,Malaysia, Nicaragua,adultery

Tuesday, July 31, 2007


Ingmar Bergman (1918-2007) - A Giant Passes Away


Countless articles will appear about the great Swedish film maker, many by people who are far more knowledgeable than I am. As my tribute to Bergman, I decided to republish what I wrote on March 17, 2006.

Bach and Bergman, Not Bush and Bombs

A grey and wet St. Patrick's Day morning. The weather pundits were right; rain and more rain. Two days before spring solstice, it is unusual weather for us in the San Francisco Bay area. Couldn't escape reading about the president but decided to stay away from him in my blog. He is mentioned but just in passing....in an item about Jessica Simpson, that she dodged an appearance at The White House. I am not familiar with her music but she looked pretty and wholesome in Washington Post. My favorite music: Bach, jazz, and blues. Recently, I watched a movie (Swedish, with sub-titles) that is not only named Saraband, Bach's cello suite is a part of the story and could be heard in the background. Made for Swedish TV, 86-year old Ingmar Bergman returned as director (he was also the author) for this 2005 sequel to his acclaimed 1973 production Scenes From A Marriage. While I wished that the story ended differently, it was a feast. Bergman announced that Saraband was his last appearance as a director. Magnificent.

Erland Josephson and Liv Ullmann in Saraband - © Sony Pictures Classics

Julia Dufvenius and Börje Ahlsted - © Sony Pictures Classics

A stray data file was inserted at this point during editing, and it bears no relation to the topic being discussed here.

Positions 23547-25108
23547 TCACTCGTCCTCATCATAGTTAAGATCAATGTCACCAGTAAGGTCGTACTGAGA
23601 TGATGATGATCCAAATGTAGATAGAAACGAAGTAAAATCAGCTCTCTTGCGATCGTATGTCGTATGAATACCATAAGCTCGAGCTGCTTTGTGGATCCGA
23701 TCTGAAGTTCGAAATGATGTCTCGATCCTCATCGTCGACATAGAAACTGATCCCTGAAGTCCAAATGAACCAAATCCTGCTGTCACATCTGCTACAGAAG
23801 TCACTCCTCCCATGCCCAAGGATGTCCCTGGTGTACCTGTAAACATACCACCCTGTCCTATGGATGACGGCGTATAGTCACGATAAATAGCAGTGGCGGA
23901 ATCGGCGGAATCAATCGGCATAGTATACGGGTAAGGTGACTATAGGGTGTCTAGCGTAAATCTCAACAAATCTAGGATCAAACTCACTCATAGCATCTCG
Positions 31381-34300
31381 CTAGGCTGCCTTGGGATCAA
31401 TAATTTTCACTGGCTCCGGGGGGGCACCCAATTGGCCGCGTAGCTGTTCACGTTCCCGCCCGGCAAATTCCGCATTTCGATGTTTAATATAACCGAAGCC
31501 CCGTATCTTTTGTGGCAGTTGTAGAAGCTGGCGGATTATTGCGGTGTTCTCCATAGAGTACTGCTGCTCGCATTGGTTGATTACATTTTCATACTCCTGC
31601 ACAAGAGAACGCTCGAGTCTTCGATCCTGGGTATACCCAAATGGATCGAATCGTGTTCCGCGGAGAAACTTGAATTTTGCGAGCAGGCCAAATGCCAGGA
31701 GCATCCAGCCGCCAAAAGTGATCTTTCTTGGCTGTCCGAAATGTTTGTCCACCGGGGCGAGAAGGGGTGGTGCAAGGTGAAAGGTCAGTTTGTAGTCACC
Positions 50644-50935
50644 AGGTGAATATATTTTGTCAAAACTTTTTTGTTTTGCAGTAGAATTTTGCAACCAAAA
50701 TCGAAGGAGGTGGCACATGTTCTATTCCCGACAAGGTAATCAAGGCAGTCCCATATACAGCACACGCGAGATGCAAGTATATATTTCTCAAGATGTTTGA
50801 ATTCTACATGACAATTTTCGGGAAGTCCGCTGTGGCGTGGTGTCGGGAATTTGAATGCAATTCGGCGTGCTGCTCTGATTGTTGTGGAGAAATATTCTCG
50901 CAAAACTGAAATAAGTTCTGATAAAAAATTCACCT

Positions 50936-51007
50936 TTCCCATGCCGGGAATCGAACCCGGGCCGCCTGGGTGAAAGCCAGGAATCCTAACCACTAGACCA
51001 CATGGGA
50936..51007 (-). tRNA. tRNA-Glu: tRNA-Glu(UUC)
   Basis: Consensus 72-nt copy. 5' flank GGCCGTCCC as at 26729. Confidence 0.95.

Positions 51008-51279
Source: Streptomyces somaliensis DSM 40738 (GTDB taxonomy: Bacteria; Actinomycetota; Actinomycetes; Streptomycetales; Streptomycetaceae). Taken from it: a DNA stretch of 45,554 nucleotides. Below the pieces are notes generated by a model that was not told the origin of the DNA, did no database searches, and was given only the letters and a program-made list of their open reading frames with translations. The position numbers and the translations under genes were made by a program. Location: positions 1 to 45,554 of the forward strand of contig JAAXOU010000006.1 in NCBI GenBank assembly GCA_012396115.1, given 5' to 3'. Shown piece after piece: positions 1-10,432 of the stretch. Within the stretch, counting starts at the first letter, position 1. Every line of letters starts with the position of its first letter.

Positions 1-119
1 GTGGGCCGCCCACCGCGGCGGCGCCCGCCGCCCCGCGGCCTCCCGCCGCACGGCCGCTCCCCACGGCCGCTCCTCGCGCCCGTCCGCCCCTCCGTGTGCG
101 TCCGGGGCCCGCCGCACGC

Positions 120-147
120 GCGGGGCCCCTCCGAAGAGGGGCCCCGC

Ingmar Bergman © Sony Pictures Classics

Liv Ullmann Marianne--Lawyer
Erland Josephson Johan--Professor Emeritus
Borje Ahlstedt Henrik--Professor
Julia Dufvenius Karin--Cellist

I am listening to Bach's Concerto in C Minor, Allegro, Band III. An old LP titled Two Concertos For Two Harpischords & Orchestra. George Malcolm and Simon Preston conducted by Yehudi Menhuin.

Monday, July 23, 2007


The Tour Guide Returns to Rant Against the War


How does it feel to meet a friend after 38 years? We had been exchanging Christmas greetings and e-mail. On a few occasions we talked on the phone. My friend, Pat, visited Los Angeles a few years ago but I couldn't go there. I was excited about meeting her when she informed me of her plan to visit San Francisco.

It is a long way from Calcutta (Kolkata), India, to Perth, West Australia. That is where Pat and her family moved to in 1969. Pat is traveling with a woman friend who lives in Melbourne, Australia. All of us worked together at one time.